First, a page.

• FIG. 5 shows a block diagram of an exemplary embodiment of a system according to the present disclosure. For example, exemplary procedures in accordance with the present disclosure described herein can be performed by a processing arrangement and/or a computing arrangement 502. Such processing/computing arrangement 502 can be, for example entirely or a part of, or include, but not limited to, a computer/processor 504 that can include, for example one or more microprocessors, and use instructions stored on a computer-accessible medium (e.g., RAM, ROM, hard drive, or other storage device).
  • As shown in FIG. 5, for example a computer-accessible medium 506 (e.g., as described herein above, a storage device such as a hard disk, floppy disk, memory stick, CD-ROM, RAM, ROM, etc., or a collection thereof) can be provided (e.g., in communication with the processing arrangement 502). The computer-accessible medium 506 can contain executable instructions 508 thereon. In addition or alternatively, a storage arrangement 510 can be provided separately from the computer-accessible medium 506, which can provide the instructions to the processing arrangement 502 so as to configure the processing arrangement to execute certain exemplary procedures, processes and methods, as described herein above, for example.
  • Further, the exemplary processing arrangement 502 can be provided with or include an input/output arrangement 514, which can include, for example a wired network, a wireless network, the internet, an intranet, a data collection probe, a sensor, etc. As shown in FIG. 5, the exemplary processing arrangement 502 can be in communication with an exemplary display arrangement 512, which, according to certain exemplary embodiments of the present disclosure, can be a touch-screen configured for inputting information to the processing arrangement in addition to outputting information from the processing arrangement, for example. Further, the exemplary display 512 and/or a storage arrangement 510 can be used to display and/or store data in a user-accessible format and/or user-readable format.
  • The foregoing merely illustrates the principles of the disclosure. Various modifications and alterations to the described embodiments will be apparent to those skilled in the art in view of the teachings herein. It will thus be appreciated that those skilled in the art will be able to devise numerous systems, arrangements, and procedures which, although not explicitly shown or described herein, embody the principles of the disclosure and can be thus within the spirit and scope of the disclosure. Various different exemplary embodiments can be used together with one another, as well as interchangeably therewith, as should be understood by those having ordinary skill in the art. In addition, certain terms used in the present disclosure, including the specification, drawings and claims thereof, can be used synonymously in certain instances, including, but not limited to, for example, data and information. It should be understood that, while these words, and/or other words that can be synonymous to one another, can be used synonymously herein, that there can be instances when such words can be intended to not be used synonymously. Further, to the extent that the prior art knowledge has not been explicitly incorporated by reference herein above, it is explicitly incorporated herein in its entirety. All publications referenced are incorporated herein by reference in their entireties.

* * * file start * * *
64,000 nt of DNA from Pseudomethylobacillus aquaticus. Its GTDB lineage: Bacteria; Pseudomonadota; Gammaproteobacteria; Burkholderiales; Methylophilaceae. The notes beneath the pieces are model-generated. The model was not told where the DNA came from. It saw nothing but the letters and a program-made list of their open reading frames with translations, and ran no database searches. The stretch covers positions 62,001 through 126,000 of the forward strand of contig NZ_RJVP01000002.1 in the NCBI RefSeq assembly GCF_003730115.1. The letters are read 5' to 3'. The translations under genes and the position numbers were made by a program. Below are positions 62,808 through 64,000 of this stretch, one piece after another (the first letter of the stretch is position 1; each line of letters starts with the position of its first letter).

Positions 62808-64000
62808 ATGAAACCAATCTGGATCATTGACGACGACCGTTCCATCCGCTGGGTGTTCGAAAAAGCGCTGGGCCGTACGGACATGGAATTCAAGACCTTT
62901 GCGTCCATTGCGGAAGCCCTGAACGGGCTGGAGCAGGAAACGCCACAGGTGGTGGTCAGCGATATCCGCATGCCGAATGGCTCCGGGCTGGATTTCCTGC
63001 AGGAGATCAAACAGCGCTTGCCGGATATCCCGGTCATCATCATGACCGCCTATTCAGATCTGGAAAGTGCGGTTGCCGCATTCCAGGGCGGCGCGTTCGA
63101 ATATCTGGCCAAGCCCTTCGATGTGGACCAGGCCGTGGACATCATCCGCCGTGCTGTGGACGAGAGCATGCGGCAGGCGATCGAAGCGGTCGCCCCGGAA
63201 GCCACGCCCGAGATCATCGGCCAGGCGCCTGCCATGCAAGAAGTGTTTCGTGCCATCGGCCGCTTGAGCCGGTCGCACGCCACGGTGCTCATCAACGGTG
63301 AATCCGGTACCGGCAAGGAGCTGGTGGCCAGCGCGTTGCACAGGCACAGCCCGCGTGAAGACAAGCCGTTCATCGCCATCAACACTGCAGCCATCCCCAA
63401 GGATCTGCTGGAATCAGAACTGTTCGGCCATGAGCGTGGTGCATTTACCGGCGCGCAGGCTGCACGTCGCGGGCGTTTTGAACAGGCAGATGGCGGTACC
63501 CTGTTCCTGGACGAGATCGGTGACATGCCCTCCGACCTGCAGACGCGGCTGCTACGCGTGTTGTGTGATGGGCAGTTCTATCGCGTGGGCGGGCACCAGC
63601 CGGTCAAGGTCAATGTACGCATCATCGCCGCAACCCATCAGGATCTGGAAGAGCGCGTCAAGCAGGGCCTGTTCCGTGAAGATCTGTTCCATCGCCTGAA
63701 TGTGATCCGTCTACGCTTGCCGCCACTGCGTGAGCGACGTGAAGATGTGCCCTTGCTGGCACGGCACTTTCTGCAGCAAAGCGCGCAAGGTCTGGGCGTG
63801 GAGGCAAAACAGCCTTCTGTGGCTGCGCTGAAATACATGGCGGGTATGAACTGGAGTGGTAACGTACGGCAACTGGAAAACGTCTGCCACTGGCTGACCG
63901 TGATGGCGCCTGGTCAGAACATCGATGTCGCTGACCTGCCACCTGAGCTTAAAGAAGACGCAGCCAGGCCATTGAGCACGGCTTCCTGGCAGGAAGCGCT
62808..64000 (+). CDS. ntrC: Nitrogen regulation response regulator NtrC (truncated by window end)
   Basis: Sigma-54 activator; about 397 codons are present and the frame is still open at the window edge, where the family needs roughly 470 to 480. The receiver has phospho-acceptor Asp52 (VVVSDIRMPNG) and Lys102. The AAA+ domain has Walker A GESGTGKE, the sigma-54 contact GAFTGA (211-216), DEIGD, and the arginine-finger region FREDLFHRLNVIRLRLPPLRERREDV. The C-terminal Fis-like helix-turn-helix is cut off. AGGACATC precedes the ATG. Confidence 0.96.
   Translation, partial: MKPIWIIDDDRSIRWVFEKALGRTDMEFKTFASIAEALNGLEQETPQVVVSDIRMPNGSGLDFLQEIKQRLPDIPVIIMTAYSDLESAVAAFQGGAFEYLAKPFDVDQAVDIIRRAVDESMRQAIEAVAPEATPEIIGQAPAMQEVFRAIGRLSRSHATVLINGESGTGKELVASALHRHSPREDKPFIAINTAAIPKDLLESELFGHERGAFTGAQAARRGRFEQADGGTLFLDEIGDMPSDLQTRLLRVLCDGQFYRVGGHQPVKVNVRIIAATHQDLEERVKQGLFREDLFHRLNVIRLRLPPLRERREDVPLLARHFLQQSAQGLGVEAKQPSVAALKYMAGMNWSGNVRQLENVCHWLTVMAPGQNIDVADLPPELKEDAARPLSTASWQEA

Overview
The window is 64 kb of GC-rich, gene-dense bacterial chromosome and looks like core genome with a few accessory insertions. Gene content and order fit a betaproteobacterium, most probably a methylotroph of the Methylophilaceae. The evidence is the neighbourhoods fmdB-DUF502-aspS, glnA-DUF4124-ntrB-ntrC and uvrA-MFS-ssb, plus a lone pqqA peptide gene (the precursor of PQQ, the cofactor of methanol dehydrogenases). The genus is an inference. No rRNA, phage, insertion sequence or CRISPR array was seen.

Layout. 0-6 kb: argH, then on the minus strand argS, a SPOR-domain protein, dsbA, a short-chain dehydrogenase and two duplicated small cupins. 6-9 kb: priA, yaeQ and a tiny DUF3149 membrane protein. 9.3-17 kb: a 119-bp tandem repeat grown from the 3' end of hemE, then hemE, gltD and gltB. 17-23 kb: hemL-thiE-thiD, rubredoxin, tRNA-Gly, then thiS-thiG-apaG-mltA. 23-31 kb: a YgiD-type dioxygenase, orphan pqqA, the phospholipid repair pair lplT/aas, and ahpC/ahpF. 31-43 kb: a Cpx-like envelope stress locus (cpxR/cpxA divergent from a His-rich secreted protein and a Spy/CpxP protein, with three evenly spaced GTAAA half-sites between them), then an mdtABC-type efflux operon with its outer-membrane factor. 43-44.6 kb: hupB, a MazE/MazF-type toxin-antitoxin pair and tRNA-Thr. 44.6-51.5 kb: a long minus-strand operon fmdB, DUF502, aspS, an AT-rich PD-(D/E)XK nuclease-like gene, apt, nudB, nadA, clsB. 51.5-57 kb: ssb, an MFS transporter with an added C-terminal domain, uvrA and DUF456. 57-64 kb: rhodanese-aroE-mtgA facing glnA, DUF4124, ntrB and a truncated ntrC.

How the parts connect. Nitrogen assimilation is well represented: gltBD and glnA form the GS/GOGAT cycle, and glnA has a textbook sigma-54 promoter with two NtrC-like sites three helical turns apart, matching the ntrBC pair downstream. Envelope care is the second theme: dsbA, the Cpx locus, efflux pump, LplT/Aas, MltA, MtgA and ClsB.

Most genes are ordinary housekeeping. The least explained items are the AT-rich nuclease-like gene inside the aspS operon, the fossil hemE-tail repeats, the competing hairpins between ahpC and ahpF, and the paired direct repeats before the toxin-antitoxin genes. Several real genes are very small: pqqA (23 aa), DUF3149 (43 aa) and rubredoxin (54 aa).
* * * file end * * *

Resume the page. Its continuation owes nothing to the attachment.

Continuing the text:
Claims (20)

What is claimed is:
1. A non-transitory computer-accessible medium having stored thereon computer-executable instructions for alerting a patient of at least one condition during at least one magnetic resonance imaging (MRI) scan procedure, wherein, when a computer arrangement executes the instructions, the computer arrangement is configured to perform procedures comprising: